And Other Total Crap
My Pixel phone figured out how old I am.
A few weeks ago, it suddenly began sending me ads about cemetery plots. My personal data are fed into the algorithms that drive advertisements — whoever programmed the algorithms think funerary arrangements are click bait for 57-year-olds.
Clearly these people aren’t anywhere near 50. And they can’t possibly know that the women in my family live to their 90s. My great-grandmother was 97 when she died, my grandmother was 94 upon her death, and my mother is currently going strong at 86.
I guarantee you, Google, I…
Without faking it and secretly wishing you were partnered
Yesterday, I read some truly bad life advice.
An advice columnist responded to an excellent question: “I can’t find a partner — how can I love my single life?” But the columnist didn’t answer the question. Instead, she reassured the woman that a partner would arrive for her, in time, if she was patient and stopped looking for her future partner.
Is singleness a problem that needs to be remedied? A state of life so undesirable that we fix it by ignoring it, hoping it will magically go away?
Four questions to ask first
After quitting my job for a life of travel 8 years ago, I have finally found my groove.
I work 20 hours a week; I live wherever I want (*ahem* visa restrictions).
The path to this life of travel-while-freelancing has not been straight. I started by living in a travel trailer in the US, took a three-year turn into teaching, and then moved overseas, where I change locations every 3 to 6 months.
I was right to quit my job, but I wasn’t quick about determining what I wanted to do after that. …
Onto my cabin-sized tent, a form of precipitation is falling that I cannot identify. Not hail, not snow, but something in between.
The hail-snow splats, forming larger clumps that merge and then slide down the tent’s gently sloping roof. The weight of the combined splats makes a soft whumping on the grass below. I listen, not moving my head, which aches from either the elevation or the overexertion of yesterday’s epic hike. Or both.
After each whump are several minutes of silent expectancy. I wait, eyes closed, for the next whump.
Is that how I live as well? Waiting for…
Is your mother more Medea than Marmee?
You’d think that Valentine’s Day might be the worst day of the year for a single person. But it’s not.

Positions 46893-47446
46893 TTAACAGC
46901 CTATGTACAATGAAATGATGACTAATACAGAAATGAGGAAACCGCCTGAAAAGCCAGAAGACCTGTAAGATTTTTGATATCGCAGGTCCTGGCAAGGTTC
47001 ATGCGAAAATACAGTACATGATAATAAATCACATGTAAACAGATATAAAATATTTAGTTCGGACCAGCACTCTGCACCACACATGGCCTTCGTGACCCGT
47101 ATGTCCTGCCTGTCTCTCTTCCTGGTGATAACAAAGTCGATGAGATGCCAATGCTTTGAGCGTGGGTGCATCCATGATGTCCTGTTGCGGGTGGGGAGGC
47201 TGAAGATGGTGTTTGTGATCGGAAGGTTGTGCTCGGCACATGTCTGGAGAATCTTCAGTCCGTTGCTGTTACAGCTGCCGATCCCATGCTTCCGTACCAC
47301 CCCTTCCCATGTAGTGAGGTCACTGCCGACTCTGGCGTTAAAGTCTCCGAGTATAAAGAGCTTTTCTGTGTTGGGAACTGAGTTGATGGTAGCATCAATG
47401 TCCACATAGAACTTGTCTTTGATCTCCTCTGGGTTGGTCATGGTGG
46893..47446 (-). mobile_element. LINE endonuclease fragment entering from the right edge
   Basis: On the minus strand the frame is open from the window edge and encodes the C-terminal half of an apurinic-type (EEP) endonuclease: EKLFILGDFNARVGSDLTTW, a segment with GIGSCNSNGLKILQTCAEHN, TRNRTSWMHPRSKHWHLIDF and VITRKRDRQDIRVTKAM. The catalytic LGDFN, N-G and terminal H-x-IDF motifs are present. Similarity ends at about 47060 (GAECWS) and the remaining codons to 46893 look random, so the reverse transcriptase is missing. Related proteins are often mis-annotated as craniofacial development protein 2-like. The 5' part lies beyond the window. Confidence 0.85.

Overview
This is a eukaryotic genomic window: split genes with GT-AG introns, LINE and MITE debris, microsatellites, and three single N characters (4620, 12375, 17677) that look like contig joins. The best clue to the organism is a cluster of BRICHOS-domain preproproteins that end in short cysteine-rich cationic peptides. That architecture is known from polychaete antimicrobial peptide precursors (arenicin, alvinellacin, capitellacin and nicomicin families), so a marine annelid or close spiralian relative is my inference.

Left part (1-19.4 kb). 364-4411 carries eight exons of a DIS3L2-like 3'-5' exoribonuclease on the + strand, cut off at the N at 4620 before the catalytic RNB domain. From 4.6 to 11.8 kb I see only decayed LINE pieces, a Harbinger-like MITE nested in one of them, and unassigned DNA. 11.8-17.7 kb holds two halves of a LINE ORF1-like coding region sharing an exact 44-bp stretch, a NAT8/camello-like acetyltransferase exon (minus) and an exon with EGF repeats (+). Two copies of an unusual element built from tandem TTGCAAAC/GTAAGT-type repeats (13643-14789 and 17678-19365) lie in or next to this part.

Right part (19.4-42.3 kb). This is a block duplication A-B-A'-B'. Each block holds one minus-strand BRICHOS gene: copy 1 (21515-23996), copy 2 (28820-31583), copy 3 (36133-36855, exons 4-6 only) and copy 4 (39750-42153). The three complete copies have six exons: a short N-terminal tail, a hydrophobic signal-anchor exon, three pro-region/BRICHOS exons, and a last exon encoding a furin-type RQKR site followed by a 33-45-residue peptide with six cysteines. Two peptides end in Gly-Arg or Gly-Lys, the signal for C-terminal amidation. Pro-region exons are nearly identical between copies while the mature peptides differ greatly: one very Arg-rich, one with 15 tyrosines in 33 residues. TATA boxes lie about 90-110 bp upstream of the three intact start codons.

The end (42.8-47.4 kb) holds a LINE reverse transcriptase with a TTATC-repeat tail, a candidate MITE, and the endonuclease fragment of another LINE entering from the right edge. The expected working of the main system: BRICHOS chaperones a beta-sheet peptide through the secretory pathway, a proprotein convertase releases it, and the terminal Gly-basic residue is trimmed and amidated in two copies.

I’ve never had a relationship that wasn’t disastrous, so I repeatedly and earnestly thank my lucky stars for my singledom.
Loving single-hood is kind of like lactose intolerance. My 11-year-old nephew found out that milk makes me sick, and he looked at me, stricken — “Don’t you miss ice cream?” he asked.
“No!” I laughed, “The terrible stomach ache I get when I eat dairy makes it impossible for me to even think…
Said the YouTube Commenter
I’m hooked on YouTube replays of University Challenge, the British quiz bowl where student teams compete for a largely meaningless title.
Each show begins with the moderator introducing two of the teams, describing their university’s origin, the most famous alumni and then, bizarrely, stating the average age of the team (usually 21 or 22).
The Open University of the UK always fields a team that is older than average. Makes sense — this university was established for the purpose of allowing people who are working and raising families to attend university either online or in person.
It’s Not the Knee Wrinkles
A man from my home town died yesterday, from COVID-19. He was 57, the news report said. Sort of old, I thought. It took me a moment to remember.
That’s how old I am.
I could be that man, the one that others think, eh, well, he lived a good amount of his life.
But, no! I have 30 years left, at least, right? Good, happy years.
I want to buy a sailboat and live on it. Not when I retire, but soon. I love yoga. And kayaking. I travel full time and work remotely…
Here’s the Valuable Lesson It Taught Me
When did you last encounter a person so attractive, so gorgeous, you could not look away?
The last time I did the staring-at-beauty thing, was many years ago, at a meeting of infectious disease experts. Dr Richard Besser was presenting. Perhaps you remember seeing him when he was a medical editor for ABC news.
I have zero memory of Dr Besser’s presentation topic. Vividly, though, I recall that as he spoke in front of the room, gesturing to the gigantic projection of his research results, a female acquaintance of mine who was sitting…
What I recall most from the hot, East Texas summers of my childhood is my weekly trip to the Carnegie Library. I loved the way the limestone stairs to the front door were worn down by years of feet, small and large.
I loved the library not just because the air conditioning was an icy welcome from the steamy weather. Books were my Netflix, my lifeline, silent friends waiting to whisper their secrets.
I didn’t turn to books because I was deprived. We had plenty to amuse ourselves on our five acres. An abundance of trees good for climbing. A…
Full time wanderer, part time writer.